ATHENS — As Carolyn Williams thought back over the time she spent as a student at Trinity School, the names of the teachers who helped shape her life came to mind.
“Most of the teachers that taught us there were Trinity graduates, too,” said the 1969 graduate. “We had dedicated teachers and people around who really believed in us. They encouraged us and believed our lives were going to be better than our parents’.”
Trinity School was Limestone County’s only black high school during the days of segregation. It closed in 1970. But the Athens-Limestone Community Association has been raising money since 2007 to renovate the school and turn it into a community center.
Masheldia Green, who has ties to the school, said one of the primary goals of the renovation is to preserve the history of the school and its people — a history that’s similar to that of other black schools established across the South by philanthropic and religious groups following the Civil War.
With the help of a $397,000 Community Development Block grant; $25,000 each from the state, Athens and Limestone County; donations from the community and former students; and appropriations from state representatives and senators, a portion of the school has been renovated and renamed the Pincham-Lincoln Center.
David Malone, a 1966 Trinity graduate and Athens-Limestone Community Association board member, said Trinity teachers wanted to make sure each student succeeded. If a student failed a test Wednesday, their parents would know about it by that weekend, he said.
“I’ll never forget Ms. Sammie Mason,” he said. “Every time a Trinity student made it in the newspaper or magazine, she would bring it to school for us to see. She would tell us that if they could do it, then we could do it, too.”
On the campus is a monument to Mary Emma Perkins, a white teacher who lived in the Trinity community from 1889 until her death in 1943. She requested she be cremated and her ashes spread on the grounds of the school. The monument includes a stone pond the Athens-Limestone Community Association hopes to restore.
Williams said students came from as far as the Triana area in Madison County to attend the seventh- through 12th-grade school, which is located at 606 Trinity Circle in Athens. Williams said the community was taken by surprise when the school closed in 1970.
“They had no knowledge that the school was going to close,” she said. “It was a travesty.”
When schools were integrated, black schools closed and students were scattered among the formerly white schools of Athens and Limestone County.
“There was a lot of disappointment from the older kids because they thought they were going to get to graduate from Trinity like a lot of their older siblings did,” Williams said.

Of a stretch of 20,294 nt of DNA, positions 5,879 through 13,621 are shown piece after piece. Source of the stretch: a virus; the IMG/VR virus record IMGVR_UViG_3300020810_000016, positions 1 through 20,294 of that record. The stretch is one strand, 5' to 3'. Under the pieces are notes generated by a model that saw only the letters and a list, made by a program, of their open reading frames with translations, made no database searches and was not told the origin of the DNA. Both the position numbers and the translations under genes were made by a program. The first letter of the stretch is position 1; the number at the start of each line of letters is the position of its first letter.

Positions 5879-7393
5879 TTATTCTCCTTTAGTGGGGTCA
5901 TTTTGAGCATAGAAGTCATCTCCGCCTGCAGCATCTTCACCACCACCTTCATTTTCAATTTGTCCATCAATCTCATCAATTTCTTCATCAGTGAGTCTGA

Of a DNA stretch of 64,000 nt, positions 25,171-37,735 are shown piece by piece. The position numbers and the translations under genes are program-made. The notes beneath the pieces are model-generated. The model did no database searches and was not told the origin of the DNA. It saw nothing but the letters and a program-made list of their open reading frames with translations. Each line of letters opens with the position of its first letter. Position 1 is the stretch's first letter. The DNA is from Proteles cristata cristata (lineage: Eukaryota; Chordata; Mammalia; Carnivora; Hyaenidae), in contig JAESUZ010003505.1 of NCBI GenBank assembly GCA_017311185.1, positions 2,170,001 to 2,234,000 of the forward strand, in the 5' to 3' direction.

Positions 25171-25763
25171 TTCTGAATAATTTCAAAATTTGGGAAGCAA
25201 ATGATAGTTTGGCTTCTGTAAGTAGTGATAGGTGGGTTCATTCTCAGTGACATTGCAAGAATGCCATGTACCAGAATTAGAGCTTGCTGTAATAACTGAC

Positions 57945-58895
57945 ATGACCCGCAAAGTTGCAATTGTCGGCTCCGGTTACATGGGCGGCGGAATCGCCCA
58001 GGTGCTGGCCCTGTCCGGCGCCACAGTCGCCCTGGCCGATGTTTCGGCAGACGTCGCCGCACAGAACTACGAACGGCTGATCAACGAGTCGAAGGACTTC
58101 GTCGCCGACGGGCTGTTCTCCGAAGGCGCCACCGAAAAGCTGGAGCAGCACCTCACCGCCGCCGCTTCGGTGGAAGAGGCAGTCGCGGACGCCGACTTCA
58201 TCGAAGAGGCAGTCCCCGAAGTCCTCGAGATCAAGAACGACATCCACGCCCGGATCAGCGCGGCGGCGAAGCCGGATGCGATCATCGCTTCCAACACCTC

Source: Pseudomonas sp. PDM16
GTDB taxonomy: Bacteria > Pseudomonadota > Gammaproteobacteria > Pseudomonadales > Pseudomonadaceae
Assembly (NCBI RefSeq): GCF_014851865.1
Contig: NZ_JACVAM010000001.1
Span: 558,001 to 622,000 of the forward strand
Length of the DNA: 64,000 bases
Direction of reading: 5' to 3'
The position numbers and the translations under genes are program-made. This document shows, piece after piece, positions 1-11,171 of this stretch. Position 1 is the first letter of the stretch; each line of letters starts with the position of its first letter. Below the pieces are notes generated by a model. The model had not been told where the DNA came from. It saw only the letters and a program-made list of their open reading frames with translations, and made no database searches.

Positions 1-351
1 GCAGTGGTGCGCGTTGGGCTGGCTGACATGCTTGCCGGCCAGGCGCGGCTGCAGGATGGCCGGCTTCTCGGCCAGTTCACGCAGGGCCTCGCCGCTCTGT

The school slowly deteriorated as it sat untouched for 45 years. Williams said the first big donation the renovation project received was $10,000 from the late Judge Robert Eugene Pincham.
The Pincham-Lincoln Center bears the name of two Trinity students who graduated in the early 1940s. Pincham became a civil rights attorney, circuit court judge and justice of the Illinois Appellate Court. Charles Eric Lincoln was an author, scholar and theologian who wrote 22 books, taught or lectured at prominent universities in the U.S. and abroad, and retired from the faculty of Duke University.
Pincham died in 2008 and Lincoln in 2000. Another prominent graduate was Patti Malone, who joined the Fisk Jubilee Singers in 1877. The a cappella group originated at Fisk University and went on to tour the U.S., Europe, Australia and New Zealand.
The part of the school that was renovated once housed the library, principal’s office and a classroom. It has been transformed into a 3,600-square-foot space with a meeting room, office area, restrooms and kitchen. The space primarily will be used for educational programs, such as after-school mentoring and tutoring. The meeting room will be available to rent for public and private events.
The Athens Rotary Club donated $15,000 for the landscaping around the center. On at recent Saturday, volunteers gathered to plant 26 trees on the campus.
Phase 2 of the project includes turning the school’s old band room into a museum filled with artifacts from the school and the Trinity-Fort Henderson Complex. Williams said the Athens-Limestone Community Association isn’t sure how much the second phase of the project will cost.
Malone said about 80 percent of the school had to be demolished because it would have been too expensive — about $2 million — to renovate it all.
Trinity School was established by the American Missionary Association in May 1865, just weeks after the end of the Civil War. Mary Fletcher Wells, a white teacher from Ann Arbor, Michigan, assembled her first classes in a white Baptist church, where she initially taught under military guard. The building that stands today was built in 1959.
The school is located in the Trinity-Fort Henderson Complex, built in 1863 by slaves-turned-soldiers and Union forces occupying Athens.
The fort, situated on Coleman Hill, was five-sided with buildings and underground bomb shelters. A portion of the embankment still is visible on the east side of the campus.
“I always tell people that on these grounds the black man was in slavery, fought for his freedom and then was educated,” Malone said.
Larry Green, Masheldia Green’s husband and a 1966 graduate, said students often found cannon balls and Native American arrowheads on campus.
“Those are the kinds of things I think about now that I know the historical significance of it,” Larry Green said. “We were amazed because we had never seen those things before, but I don’t think we realized how important it was.”
The grand opening of the Pincham-Lincoln Center is at 10 a.m. Dec. 17.